Wage Hour Rights
Your wage-hour rights consist of:
- Federal overtime and minimum wage law which is known as the Fair Labor Standards Act (or FLSA). The law requires:
- overtime at the rate of time and one-half for all hours actually worked over 40 except where a specific exemption applies – even if you are paid a salary.
- employees covered by the Act must be paid the minimum wage of $7.25 per hour worked.
- State overtime and minimum wage laws may provide additional protections or a higher minimum wage rate. Look up the state minimum wage in your state.
- Other state protections vary by state.
- Payment of the promised wage
- payment when due
- pay statements
- rest breaks and days off
Common misconceptions about these laws are:
- Salaried workers are not entitled to overtime. (sometimes, but not always)
- If the employer says I’m not entitled to overtime, the employer knows the law (many times employers have no idea, or are mistaken, about what the law requires; other employers misinform workers in order to cheat them)
- Undocumented immigrants are not entitled to minimum wage or overtime (never true).
- There is no record of the hours I worked, so I can’t sue (not true as courts will hear worker testimony of the hours they worked when an employer fails to record all hours worked).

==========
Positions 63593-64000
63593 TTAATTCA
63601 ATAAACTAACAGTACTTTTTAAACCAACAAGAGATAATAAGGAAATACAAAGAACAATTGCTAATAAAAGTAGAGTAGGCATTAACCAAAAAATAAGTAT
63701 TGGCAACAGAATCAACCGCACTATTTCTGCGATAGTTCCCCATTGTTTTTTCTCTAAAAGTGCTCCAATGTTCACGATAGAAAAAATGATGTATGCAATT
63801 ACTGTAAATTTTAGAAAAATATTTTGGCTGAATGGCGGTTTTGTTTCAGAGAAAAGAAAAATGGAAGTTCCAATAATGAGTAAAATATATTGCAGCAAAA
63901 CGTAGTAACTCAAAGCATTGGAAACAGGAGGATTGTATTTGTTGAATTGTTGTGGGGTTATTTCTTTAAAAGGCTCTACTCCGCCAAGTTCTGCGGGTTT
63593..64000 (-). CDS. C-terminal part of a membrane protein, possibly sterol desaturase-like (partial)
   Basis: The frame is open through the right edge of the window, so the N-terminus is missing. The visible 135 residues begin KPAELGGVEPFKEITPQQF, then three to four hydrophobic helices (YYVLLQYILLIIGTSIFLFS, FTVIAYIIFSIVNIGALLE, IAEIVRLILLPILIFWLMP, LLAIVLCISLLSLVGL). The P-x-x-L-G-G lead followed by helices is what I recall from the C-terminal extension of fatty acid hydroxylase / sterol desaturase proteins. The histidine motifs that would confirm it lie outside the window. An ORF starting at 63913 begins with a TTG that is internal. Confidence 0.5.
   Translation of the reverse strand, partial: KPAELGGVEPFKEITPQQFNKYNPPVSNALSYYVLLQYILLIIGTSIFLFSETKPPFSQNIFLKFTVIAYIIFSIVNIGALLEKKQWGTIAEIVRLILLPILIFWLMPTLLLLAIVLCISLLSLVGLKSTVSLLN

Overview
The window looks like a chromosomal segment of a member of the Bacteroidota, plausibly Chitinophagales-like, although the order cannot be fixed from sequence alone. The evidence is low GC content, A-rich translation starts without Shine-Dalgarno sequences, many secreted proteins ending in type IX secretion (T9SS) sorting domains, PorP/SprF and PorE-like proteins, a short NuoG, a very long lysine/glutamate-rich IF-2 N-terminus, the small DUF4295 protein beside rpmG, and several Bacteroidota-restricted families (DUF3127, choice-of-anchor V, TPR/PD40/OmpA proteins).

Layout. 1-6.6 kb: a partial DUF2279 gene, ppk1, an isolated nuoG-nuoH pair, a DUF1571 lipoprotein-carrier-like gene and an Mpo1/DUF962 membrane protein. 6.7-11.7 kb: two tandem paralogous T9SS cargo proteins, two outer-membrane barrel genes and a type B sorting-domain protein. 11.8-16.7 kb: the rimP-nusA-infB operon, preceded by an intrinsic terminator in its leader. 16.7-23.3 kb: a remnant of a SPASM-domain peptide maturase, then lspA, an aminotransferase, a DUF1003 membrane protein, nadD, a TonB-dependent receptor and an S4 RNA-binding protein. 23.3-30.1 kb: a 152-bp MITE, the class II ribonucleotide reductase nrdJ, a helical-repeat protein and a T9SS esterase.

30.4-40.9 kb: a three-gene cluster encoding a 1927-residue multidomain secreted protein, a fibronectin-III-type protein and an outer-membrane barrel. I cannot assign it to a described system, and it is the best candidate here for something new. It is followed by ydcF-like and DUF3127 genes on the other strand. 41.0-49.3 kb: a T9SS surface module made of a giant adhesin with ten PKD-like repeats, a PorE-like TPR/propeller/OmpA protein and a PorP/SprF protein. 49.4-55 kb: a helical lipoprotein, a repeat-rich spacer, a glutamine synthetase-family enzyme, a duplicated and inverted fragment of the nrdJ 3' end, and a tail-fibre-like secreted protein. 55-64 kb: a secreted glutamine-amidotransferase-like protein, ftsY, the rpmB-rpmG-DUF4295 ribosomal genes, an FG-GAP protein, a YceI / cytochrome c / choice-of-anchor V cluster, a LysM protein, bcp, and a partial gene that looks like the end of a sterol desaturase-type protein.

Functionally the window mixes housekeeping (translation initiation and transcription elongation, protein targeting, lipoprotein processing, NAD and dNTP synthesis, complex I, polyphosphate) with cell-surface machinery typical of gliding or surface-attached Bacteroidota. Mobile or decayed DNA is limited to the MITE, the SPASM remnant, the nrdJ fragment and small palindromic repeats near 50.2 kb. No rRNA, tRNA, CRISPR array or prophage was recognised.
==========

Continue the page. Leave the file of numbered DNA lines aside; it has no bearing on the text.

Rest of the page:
These laws generally can be enforced by workers two ways:
- Bringing a claim
- Making a complaint to the federal or state Department of Labor.
Complaining to the federal or state Departments of Labor has the advantage of being anonymous, but it generally poses several other disadvantages:
- Departments of Labor are bureaucracies that have no obligation to pursue a case. Investigators are often overworked and layers of approval may be required to take action. In some cases, the concerns of workers are not a priority. The effect is that agencies are often slow.
- The worker may lose control over their case, which can sometimes be settled on terms over which they have no say.
- Employer lawyers are regular players before these agencies and the companies and its attorneys may have political clout. Many states view businesses as their main constituency, rather than workers. Sometimes companies have managed to “capture” the agency that was originally intended to regulate companies.
Claims can be lost if not brought within a specific period (called the “statute of limitation”) and making a complaint to an agency does not remove the statute of limitation on later bringing a case to court.
Exploitative working conditions and wage hour violations exist everywhere in our current economic system. Click here to see a list of some industries where violations are particularly common.